November 1, 2016
Here is my second set of Tokyo observations.
We know that Tokyo is the most populous metropolitan area in the world, featuring almost 38 million people.
The odd part is that is does not seem crowded at all.
Here is our arrival at the baggage area of the Tokyo airport (admittedly, we were the first through passport control for our flight, but still - this is remarkable).
Here are a fairly major street (albeit at a fairly minor time).
Even the famous Shibuya crossing was not the chaos that I had anticipated.
Other cities feel much more populous. New York often seems packed. Katmandu feels like an over-stuffed sausage. Beijing is a balloon that might burst.
But not Tokyo.
Of course, part of this illusion was the fact that we avoided traveling during rush hour. We also went to commercial areas during their down times.
But still, the feeling of having space was odd.
I think part of the reason is the fact that the country is actually shrinking in population. Crowdedness is not a function of the number of people, but of the infrastructures ability to deal with the number of people. Japan slowed its growth starting a few decades ago. A recent census reveals that it actually shrunk between 2010 and 2015. I mentioned before that they have more people over 75 than under 14. Here is another shocking statistic for you, Japan has a birthrate 40% lower than in 1990! In fact, some cities are paying families to stay in their school districts to avoid having to close schools. As a result of this modest population growth, Tokyo has had all over 30 years to make the adjustments necessary to serve its population.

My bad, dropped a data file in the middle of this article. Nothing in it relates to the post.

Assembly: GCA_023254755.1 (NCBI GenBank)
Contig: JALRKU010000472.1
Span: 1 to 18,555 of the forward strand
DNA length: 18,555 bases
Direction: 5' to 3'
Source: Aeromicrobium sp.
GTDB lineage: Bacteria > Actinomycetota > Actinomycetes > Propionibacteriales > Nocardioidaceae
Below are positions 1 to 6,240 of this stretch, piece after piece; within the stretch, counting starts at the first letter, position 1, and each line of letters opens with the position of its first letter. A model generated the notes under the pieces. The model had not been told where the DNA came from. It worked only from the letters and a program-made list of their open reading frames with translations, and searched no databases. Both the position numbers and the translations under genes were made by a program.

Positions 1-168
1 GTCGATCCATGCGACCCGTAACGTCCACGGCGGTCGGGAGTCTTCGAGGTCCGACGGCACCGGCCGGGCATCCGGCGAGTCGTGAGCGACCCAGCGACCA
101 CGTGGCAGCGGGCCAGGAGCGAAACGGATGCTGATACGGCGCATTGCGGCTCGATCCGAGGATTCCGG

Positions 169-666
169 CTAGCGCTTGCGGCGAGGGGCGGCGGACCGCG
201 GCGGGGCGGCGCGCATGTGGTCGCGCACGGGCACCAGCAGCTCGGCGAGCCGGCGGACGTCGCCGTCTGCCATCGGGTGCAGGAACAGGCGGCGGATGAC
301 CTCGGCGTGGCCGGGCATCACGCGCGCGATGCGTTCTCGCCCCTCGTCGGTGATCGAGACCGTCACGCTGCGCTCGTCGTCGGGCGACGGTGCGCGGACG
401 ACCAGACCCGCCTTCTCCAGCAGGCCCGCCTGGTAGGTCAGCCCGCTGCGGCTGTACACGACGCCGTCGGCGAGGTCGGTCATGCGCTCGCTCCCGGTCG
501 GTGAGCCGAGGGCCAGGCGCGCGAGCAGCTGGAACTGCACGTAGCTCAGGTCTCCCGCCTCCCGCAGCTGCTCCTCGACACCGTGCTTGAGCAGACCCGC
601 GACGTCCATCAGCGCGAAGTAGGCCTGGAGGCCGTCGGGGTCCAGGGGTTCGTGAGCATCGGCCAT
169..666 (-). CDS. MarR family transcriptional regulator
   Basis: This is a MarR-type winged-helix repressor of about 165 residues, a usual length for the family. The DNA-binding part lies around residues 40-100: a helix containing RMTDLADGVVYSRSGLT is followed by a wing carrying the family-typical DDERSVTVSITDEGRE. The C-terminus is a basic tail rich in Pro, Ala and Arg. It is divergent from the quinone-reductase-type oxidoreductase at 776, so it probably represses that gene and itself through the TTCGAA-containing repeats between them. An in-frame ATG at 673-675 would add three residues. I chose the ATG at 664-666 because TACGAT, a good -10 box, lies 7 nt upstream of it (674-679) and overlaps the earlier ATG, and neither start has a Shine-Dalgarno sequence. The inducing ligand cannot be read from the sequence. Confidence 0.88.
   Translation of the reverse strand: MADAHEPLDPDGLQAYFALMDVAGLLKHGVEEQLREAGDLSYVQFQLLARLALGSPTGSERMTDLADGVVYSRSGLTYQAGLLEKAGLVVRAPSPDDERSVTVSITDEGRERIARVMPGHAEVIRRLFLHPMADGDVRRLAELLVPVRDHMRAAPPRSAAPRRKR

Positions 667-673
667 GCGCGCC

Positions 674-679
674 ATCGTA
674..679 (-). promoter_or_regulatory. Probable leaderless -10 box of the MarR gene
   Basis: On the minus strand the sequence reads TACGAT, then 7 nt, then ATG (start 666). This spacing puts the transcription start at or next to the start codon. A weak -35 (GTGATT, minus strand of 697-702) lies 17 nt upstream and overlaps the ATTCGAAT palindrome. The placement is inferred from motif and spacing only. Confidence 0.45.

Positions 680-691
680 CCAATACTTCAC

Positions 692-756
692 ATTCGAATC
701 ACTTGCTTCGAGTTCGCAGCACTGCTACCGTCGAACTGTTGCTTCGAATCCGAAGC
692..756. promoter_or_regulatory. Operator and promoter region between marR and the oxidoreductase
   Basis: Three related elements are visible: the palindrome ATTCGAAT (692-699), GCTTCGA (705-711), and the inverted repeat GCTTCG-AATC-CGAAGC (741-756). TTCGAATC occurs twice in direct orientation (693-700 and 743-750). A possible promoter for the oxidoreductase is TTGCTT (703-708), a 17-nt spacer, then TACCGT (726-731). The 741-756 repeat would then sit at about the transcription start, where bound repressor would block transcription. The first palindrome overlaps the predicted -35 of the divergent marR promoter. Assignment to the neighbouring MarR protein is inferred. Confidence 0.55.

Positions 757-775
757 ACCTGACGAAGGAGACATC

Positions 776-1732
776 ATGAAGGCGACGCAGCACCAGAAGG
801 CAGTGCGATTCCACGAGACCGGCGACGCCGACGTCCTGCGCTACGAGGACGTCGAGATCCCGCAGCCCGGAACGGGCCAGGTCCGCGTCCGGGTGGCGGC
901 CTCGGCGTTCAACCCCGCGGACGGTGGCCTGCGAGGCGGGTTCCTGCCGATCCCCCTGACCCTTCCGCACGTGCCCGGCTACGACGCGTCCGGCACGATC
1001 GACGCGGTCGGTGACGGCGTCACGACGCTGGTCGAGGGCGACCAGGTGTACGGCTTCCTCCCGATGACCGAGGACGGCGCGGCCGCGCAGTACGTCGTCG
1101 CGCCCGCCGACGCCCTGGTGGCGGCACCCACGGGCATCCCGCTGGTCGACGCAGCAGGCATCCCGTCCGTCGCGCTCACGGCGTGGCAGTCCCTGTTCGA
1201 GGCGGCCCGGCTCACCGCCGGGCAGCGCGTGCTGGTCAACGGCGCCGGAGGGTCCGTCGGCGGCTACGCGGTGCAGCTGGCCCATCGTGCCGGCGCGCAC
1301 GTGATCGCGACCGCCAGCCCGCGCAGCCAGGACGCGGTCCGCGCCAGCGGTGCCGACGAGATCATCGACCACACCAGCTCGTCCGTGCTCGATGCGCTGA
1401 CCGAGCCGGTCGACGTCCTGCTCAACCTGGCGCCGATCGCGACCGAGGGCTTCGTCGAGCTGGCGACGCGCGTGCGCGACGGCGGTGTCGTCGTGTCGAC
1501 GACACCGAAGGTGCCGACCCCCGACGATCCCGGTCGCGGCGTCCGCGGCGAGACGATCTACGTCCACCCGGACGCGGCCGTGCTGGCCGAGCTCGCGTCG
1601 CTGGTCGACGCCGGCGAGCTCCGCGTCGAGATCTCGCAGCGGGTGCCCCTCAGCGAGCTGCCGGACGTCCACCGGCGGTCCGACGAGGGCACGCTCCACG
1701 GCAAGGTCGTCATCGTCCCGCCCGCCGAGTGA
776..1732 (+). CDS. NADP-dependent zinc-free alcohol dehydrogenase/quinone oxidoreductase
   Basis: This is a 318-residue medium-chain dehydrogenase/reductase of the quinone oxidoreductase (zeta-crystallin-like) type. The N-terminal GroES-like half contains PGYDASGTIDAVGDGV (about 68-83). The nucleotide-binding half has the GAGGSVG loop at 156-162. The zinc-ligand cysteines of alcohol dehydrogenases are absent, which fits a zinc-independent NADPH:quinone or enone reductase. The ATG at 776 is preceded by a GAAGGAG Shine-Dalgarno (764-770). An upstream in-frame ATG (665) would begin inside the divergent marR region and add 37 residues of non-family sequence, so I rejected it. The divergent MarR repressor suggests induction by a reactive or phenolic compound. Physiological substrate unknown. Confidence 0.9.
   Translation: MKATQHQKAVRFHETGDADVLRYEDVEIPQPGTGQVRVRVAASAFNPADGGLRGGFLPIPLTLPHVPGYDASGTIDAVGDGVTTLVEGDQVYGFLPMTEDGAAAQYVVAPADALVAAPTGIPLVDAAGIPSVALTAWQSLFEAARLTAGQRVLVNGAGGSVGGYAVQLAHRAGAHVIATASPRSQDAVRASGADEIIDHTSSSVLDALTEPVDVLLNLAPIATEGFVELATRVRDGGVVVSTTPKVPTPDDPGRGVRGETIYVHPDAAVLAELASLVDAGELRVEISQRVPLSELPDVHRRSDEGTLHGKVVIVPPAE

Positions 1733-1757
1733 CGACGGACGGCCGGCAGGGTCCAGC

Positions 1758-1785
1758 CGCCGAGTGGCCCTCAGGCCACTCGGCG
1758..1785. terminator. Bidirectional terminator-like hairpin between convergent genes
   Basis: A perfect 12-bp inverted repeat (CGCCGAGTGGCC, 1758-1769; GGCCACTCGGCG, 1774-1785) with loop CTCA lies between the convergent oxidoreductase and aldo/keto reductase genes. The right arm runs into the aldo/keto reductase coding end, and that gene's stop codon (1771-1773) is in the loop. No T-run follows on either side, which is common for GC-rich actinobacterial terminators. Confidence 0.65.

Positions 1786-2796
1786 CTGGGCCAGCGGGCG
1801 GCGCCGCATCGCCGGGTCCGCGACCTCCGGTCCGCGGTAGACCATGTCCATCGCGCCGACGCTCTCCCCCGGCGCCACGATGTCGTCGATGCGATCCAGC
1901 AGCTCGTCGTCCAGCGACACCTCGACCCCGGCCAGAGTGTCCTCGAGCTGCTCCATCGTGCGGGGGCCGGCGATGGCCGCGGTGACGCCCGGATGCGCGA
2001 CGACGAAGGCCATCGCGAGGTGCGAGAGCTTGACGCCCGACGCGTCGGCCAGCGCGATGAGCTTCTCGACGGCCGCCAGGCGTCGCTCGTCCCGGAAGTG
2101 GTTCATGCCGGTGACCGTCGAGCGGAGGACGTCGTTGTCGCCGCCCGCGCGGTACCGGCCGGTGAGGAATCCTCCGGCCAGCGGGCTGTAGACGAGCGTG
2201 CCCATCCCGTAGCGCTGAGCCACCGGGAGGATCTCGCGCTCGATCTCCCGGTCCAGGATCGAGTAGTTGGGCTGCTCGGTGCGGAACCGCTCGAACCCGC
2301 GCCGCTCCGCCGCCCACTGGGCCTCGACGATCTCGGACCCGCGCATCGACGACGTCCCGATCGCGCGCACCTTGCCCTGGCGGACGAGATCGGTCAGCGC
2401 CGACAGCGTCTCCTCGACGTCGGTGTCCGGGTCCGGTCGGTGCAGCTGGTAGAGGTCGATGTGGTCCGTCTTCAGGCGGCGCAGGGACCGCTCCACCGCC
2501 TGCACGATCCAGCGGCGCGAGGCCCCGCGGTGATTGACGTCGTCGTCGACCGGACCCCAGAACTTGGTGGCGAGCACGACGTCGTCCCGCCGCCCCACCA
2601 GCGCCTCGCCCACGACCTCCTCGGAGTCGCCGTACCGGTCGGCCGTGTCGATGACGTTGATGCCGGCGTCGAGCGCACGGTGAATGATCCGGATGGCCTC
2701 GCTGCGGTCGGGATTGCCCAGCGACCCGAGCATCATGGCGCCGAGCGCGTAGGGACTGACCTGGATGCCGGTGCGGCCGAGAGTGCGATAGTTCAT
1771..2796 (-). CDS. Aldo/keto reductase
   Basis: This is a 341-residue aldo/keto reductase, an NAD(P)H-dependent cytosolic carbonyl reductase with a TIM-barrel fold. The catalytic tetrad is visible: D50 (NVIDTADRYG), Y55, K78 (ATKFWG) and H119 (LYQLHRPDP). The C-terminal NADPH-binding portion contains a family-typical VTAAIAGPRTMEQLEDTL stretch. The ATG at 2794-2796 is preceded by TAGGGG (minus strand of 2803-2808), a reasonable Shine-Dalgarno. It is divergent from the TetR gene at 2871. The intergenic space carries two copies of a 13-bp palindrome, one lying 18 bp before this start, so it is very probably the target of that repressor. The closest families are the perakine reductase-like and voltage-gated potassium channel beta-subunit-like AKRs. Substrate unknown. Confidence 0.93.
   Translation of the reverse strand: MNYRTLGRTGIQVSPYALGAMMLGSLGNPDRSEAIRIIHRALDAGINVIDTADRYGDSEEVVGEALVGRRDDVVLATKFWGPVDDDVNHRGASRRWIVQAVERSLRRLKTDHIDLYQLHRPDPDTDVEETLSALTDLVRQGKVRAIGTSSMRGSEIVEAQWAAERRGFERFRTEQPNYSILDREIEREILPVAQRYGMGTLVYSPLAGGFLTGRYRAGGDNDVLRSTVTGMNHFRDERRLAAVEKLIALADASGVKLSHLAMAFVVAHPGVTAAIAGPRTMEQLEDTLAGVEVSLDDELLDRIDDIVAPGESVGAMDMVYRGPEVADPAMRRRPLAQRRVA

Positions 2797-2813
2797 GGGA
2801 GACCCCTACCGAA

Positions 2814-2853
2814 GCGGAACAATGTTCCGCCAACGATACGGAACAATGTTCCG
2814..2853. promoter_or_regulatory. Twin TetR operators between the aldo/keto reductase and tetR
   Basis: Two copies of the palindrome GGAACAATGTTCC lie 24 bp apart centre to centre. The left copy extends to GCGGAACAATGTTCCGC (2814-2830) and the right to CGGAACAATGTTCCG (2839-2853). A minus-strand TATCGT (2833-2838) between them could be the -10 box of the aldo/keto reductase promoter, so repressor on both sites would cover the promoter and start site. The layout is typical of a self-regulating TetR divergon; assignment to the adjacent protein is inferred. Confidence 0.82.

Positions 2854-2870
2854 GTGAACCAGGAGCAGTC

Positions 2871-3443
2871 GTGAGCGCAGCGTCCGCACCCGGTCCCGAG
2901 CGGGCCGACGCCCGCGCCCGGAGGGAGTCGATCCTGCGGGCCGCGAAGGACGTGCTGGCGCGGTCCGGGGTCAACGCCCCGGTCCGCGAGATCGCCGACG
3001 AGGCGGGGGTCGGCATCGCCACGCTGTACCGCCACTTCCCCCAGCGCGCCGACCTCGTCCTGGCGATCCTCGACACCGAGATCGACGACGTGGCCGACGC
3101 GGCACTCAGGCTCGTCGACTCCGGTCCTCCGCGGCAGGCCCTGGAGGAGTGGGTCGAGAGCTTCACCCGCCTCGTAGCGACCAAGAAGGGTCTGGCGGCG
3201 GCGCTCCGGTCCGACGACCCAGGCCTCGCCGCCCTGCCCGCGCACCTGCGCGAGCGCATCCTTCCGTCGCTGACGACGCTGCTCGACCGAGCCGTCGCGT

By contrast, Beijing is growing at a massive rate and struggling to create the systems necessary to support all the new inhabitants.
I appreciated the unexpected little joys.
When driving to My Fuji, the road sang to us. There was little signage to announce this little treat, only one banner. Then, as long as you drive at exactly 60 KMH, you hear this song.
I appreciate the subtlety of the Japanese sense of style. Elaborate embroidery and cultivated bonsai trees both show this gift for subtle beauty.
Their gift for precision and refinement helps make their meals both beautiful and delicious.
Our culture is not always the most subtle (our love of spectacular sports like football and the current election cycle make that abundantly clear), but that does not mean I cannot appreciate subtlety when done well.
I also loved the larger examples of beauty in the architecture.
Occasionally, there are hints of the Old Tokyo, like this old structure in the middle of a modern district.
But most of the architecture I came to love in the city is bold and creative. The builders allowed the architects to have fun with facades, angles and even basic shapes. Here is an offering of a few of the structures that caught my imagination or made me smile.
Best quote: we were telling Altus that his sons will soon become more confident in their ability to question him and Chizuko on their decisions. I even suggested that our children are inclined to talk back to us. Without a moment of hesitation or any awareness of the irony, Terrill barked out, “I don’t talk back! . . . Wait . . . Oh no!!!”